From the last talk there were two things that affected me tremendously that I couldn't stop thinking and reflecting on them:-
1. Was how the heart is from the spiritual realm and how it doesn't necessarily feel comfortable in this world.
I guess it knows how beautiful the spiritual world is and what it is to remember Allah.
I thought it was beautiful how acts of physical purity like wudhu has a beneficial effect on the heart in the same way we perceive a bad heart to perform a bad physical act. i.e. the relationship between the physical senses and the spiritual through the heart.
2. The second profound thing for me was in surah fatihah.. To learn the concept of ن at the end of the words meaning "we".
Sadly up till now I always thought it was "You alone I worship.. You alone I ask for help. Show me the straight path"
From the Sheikh to have understood that it's not "I" but "we"
ie You alone we worship.. You alone we ask for help ..so show us the right path"
For me this was such a unifying feeling and it made me realise even more that Islam is a unifying not a dividing religion.
Can you imagine what a powerful Duaa surah fatihah is.
We are praying for everyone And Everyone is praying for us.
We can never feel alone... Never..
The Qur'an and Spirituality class, Sheffield
Alhamdulillah. Students recently took their end of unit tests.
Afterwards amongst ourselves, we talked about simple and regular acts, and discussed performing well and having consistency in order for us – as individuals – to obtain more benefits, and greater rewards. Imam Al-Ghazali gives the example of a rock and intermittent water striking the surface of a rock. The Imam then delves into how - eventually - the impact makes an orifice into the rock by constants drops of water striking the surface of the rock. Such is the impact of a drop of water constantly descending unto a rock. However, if we were to take the total amount of water those droplets accumulate to, and project said water onto the rock all at once, the water would simply flow off, and leave no detectable mark behind.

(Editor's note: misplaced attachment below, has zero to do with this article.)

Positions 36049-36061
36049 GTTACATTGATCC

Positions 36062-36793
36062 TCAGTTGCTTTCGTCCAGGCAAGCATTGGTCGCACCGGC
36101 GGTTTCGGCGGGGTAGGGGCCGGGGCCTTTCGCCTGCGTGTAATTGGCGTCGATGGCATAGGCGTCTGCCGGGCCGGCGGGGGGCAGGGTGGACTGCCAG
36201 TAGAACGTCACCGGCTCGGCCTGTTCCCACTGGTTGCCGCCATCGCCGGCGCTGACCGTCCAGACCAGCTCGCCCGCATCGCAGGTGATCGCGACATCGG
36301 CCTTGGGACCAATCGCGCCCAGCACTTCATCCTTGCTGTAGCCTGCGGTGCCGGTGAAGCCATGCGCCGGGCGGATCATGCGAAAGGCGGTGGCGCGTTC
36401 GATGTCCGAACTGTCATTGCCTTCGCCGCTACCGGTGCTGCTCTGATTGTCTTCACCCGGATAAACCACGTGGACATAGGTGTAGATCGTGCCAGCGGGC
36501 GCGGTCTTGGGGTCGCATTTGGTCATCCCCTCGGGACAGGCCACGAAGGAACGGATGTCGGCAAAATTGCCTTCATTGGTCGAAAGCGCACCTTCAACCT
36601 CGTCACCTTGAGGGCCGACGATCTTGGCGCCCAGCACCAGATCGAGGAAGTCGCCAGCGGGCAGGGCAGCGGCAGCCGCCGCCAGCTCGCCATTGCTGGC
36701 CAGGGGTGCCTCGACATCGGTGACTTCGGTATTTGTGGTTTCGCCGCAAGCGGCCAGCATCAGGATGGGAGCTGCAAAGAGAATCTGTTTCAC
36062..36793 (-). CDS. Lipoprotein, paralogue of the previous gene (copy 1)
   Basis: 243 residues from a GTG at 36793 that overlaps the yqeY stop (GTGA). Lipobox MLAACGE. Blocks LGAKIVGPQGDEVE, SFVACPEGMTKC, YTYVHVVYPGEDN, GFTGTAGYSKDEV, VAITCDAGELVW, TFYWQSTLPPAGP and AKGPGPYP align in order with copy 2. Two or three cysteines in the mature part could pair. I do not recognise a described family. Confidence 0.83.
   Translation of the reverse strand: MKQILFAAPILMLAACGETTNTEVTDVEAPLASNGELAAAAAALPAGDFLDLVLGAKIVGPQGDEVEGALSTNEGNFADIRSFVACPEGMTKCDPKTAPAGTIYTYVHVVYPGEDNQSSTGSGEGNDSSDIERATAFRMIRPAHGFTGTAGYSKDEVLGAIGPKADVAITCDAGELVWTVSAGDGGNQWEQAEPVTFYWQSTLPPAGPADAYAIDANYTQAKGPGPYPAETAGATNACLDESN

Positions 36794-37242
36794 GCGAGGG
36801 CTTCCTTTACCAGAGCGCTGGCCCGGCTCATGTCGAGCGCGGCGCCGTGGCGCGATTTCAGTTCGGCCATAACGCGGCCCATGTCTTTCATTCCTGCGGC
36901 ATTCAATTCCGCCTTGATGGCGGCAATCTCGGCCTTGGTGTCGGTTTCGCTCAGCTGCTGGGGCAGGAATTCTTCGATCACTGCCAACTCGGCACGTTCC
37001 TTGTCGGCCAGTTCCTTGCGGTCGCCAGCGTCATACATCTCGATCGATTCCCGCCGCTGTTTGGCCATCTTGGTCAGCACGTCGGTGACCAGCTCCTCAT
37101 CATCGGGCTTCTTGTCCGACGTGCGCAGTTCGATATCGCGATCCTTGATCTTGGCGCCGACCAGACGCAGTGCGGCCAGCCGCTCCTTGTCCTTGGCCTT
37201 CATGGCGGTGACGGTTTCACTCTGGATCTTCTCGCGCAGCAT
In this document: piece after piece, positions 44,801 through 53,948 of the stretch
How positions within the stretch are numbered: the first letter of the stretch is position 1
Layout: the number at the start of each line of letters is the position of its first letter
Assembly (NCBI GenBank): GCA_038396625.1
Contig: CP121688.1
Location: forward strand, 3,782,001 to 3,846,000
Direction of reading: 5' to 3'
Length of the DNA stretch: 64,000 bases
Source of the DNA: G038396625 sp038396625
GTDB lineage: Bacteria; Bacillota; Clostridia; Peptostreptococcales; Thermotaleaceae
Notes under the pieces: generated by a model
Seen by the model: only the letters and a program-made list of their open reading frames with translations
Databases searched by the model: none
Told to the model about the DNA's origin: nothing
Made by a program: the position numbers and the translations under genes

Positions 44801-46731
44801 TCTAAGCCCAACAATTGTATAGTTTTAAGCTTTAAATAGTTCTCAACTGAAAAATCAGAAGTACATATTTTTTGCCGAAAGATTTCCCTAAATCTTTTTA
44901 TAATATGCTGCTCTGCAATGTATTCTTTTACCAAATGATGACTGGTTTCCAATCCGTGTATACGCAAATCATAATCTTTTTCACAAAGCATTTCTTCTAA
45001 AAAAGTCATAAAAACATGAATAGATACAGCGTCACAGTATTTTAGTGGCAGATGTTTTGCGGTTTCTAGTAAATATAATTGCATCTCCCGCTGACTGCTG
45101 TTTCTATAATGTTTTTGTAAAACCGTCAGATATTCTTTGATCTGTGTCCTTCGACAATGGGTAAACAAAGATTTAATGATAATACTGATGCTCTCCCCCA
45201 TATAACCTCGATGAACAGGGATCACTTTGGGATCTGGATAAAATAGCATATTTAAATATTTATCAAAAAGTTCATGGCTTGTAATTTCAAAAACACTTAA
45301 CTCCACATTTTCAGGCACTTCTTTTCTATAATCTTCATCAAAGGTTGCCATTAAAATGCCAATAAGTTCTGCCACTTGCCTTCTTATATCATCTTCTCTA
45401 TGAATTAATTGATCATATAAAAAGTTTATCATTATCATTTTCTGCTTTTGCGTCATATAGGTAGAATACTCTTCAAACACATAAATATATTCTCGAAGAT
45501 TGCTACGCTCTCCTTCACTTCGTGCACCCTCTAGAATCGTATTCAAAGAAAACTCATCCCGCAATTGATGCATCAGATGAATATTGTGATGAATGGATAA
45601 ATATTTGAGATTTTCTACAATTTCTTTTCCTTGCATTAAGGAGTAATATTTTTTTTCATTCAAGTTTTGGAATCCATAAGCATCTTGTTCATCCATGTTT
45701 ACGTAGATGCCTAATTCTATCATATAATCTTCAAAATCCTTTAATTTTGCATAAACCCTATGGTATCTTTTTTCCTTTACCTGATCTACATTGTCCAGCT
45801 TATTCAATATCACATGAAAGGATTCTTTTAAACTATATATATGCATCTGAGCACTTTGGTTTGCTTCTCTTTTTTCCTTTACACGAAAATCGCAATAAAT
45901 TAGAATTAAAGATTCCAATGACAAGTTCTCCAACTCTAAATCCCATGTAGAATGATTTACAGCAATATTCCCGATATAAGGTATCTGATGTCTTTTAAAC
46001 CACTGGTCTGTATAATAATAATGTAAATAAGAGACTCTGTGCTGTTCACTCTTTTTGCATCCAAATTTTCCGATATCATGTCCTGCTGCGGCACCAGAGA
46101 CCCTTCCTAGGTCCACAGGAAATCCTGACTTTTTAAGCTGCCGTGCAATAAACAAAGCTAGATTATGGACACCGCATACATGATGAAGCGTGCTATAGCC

The aim of our courses is to – metaphorically - be those droplets of water. To slowly, but surely chip away at ourselves in an attempt to aspire for greatness. Progression is something that can be seen and felt over a course of time. Quick fixes do not equate to meaningful and purposeful changes, on the contrary, they give the false illusion of betterment and progress; a temporal state vanishing as swiftly as it appeared.
Shaykh Waseem Ahmed | Weekly Thoughts
Earlier today at Al-Huda courses, we talked about a great woman called Fatimah al-Fihriyya. It is quite saddening though that - as Muslims - we are not aware of this lady, who she was, and what she achieved. She founded the first University in the world, as this is recorded in the Guinness Book of World Records. We talked about her passion, her dedication and hard work in overlooking the whole project, and pioneering the entire system of higher learning. Furthermore, we mentioned something critical to the success and maintenance of Islamic Seminaries; the waqf pl. awqaf (endowment) system.
It may not come as a surprise to you to learn that Oxford and Cambridge universities are among the wealthiest; this is largely due to the very process of endowments. In the Collins Dictionary, we find the following entry: An endowment is a gift of money that is made to an institution or community in order to provide it with an annual income. How the endowment system works is not the purpose of this article. It would behove Muslims to take a serious look in to the tradition of awqaf.
By the end of the discussion there was an overwhelming feeling that it is incumbent for Muslims to return to learning the Sacred Knowledge. This change will only occur from within us. We have to be the change that we want to see. We must adapt ourselves to the modern world, and make the intent within ourselves to make an impact both upon our families and community. I pray that this is the beginning of positive growth for us all.
Shaykh Waseem Ahmed | Weekly Thoughts
Shaykh Waseem Ahmed
Shaykh Waseem started his search for knowledge by studying Arabic in the UK for a few years before leaving for Damascus in Ramadan 1426 (Oct 2005) to study further Arabic at the Abu Nur institute... Read More